Does this mean that if we don’t do measurements, we can’t prove interference? If amateur radio were interfering with a neighbor’s antenna-connected TV, would that neighbor have to measure our harmonics to decide if we are legal?  Of course not!  The fact that there is clearly demonstrated interference would be sufficient. If BPL is operating at the FCC Part-15 limits, S9+ noise to nearby receivers tuned to any spectrum BPL is using is exactly what antenna physics says will be received. And S9+ noise that fills an entire amateur band or two, 24 hours a day, from a system built as large as an entire state is clearly harmful interference. It is not necessary to make measurements of that level of noise to know that the system generating it is violating the Part 15 rules against harmful interference.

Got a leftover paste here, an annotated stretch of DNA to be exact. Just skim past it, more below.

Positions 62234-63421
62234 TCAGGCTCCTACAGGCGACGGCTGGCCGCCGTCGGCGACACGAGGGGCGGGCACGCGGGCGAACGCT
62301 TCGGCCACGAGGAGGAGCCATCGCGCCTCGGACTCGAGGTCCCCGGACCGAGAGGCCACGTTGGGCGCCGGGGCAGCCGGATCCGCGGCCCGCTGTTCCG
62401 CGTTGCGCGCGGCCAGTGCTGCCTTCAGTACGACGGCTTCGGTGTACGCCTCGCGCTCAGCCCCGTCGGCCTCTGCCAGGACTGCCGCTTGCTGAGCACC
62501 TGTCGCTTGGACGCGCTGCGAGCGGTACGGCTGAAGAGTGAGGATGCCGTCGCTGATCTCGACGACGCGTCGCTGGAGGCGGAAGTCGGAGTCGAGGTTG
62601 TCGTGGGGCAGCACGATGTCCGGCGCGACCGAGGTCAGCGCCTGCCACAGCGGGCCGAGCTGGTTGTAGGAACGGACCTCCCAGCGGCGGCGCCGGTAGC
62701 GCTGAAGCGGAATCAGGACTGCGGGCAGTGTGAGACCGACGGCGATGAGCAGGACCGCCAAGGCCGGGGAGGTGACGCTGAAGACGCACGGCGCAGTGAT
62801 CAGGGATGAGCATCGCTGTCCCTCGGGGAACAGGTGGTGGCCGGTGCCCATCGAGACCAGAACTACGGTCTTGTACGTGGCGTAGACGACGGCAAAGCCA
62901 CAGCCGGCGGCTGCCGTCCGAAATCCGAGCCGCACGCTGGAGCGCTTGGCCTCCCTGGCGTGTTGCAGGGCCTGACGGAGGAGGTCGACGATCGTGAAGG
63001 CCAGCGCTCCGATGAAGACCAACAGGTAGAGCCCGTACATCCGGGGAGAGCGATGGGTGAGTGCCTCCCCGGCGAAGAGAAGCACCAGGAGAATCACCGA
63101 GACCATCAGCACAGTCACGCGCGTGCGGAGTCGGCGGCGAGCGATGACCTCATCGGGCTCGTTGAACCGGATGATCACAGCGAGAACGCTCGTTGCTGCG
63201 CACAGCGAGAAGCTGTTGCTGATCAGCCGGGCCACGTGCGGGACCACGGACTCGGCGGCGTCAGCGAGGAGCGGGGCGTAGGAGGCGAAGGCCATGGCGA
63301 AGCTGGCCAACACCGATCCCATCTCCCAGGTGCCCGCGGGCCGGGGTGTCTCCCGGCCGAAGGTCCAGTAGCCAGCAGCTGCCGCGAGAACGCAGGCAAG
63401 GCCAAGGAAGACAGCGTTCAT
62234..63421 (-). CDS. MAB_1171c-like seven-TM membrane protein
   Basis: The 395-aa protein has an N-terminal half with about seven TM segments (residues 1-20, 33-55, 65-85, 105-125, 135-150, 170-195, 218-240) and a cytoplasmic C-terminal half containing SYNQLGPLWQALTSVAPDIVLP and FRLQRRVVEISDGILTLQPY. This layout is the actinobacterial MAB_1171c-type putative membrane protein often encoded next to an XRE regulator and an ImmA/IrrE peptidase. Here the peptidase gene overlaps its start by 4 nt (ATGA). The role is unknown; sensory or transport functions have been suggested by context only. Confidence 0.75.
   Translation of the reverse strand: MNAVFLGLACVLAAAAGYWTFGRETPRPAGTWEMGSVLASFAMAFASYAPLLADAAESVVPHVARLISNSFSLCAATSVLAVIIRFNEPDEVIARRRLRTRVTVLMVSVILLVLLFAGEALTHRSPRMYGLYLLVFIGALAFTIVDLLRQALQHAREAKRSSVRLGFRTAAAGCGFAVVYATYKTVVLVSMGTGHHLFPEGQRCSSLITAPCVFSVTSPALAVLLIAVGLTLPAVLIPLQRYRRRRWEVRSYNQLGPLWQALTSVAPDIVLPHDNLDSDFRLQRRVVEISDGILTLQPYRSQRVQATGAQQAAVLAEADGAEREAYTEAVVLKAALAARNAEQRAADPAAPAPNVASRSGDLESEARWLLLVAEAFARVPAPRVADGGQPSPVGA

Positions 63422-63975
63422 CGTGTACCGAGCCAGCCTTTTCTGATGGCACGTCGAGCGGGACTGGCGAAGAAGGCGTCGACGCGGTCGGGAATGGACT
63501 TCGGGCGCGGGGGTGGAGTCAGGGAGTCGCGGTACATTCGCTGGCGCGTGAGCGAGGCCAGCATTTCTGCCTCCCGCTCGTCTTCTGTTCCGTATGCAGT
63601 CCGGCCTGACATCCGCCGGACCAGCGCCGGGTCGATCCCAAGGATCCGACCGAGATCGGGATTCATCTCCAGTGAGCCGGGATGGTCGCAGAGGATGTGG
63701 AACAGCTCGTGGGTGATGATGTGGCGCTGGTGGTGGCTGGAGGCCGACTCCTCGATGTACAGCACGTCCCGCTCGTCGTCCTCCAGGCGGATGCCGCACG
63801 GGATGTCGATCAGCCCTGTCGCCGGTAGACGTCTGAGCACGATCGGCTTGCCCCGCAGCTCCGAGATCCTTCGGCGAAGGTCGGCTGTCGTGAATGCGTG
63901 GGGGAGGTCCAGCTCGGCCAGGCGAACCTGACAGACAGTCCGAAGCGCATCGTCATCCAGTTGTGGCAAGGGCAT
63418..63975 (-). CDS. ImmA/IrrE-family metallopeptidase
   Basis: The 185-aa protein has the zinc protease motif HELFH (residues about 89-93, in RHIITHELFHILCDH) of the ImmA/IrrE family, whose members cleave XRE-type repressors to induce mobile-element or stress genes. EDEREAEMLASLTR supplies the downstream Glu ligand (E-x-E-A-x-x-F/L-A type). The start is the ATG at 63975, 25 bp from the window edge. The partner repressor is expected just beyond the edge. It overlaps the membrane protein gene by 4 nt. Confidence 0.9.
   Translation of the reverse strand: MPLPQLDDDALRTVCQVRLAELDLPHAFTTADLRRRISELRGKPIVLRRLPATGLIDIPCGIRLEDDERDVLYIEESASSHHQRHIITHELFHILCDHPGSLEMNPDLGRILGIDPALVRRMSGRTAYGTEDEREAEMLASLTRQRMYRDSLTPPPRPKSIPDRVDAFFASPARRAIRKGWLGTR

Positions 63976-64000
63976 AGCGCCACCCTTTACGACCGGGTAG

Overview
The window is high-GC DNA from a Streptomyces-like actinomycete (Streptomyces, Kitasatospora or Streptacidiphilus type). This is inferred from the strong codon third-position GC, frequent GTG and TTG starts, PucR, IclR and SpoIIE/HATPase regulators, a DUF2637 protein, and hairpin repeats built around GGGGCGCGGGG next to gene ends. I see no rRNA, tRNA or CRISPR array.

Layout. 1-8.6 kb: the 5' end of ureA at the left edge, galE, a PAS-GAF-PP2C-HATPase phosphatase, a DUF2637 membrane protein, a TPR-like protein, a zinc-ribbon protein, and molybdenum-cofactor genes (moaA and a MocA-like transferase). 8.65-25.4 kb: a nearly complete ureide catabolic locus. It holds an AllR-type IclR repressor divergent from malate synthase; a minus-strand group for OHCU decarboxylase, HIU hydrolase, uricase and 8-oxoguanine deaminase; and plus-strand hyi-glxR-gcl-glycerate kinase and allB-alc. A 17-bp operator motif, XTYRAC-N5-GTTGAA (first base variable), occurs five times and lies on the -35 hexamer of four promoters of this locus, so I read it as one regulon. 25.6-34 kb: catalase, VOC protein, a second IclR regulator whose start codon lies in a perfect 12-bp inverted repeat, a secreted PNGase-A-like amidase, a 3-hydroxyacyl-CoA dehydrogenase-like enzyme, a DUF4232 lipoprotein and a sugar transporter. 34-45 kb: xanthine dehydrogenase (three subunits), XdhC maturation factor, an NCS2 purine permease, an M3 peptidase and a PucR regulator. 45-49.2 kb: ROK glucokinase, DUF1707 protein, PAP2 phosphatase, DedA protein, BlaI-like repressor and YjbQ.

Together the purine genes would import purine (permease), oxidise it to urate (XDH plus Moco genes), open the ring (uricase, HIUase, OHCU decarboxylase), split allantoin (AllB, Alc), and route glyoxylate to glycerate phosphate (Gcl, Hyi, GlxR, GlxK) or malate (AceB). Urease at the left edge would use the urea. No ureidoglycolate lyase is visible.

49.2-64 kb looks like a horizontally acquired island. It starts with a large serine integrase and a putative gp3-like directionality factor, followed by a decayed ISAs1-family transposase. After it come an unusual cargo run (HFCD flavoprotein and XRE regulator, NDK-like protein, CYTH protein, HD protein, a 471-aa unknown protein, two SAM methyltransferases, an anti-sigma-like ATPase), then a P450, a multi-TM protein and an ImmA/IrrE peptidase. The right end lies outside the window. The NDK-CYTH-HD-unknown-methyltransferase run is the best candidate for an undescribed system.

In fact, compliance level measurements could be counterproductive. If the noise level were S9, and a measurement showed that the HF BPL system were operating at 25 uV/m 30 meters from the source, the system would be in compliance with the absolute maximum limits. You can bet that if you were to bring those measurements into any interference complaint, the BPL manufacturer and electric utility would say that they are in compliance with the rules, so it is not likely that they are causing interference.  It is then necessary to take measurements of signal levels, NOT field strengths, at the operating locations of affected amateur radio operators in order to demonstrate interference.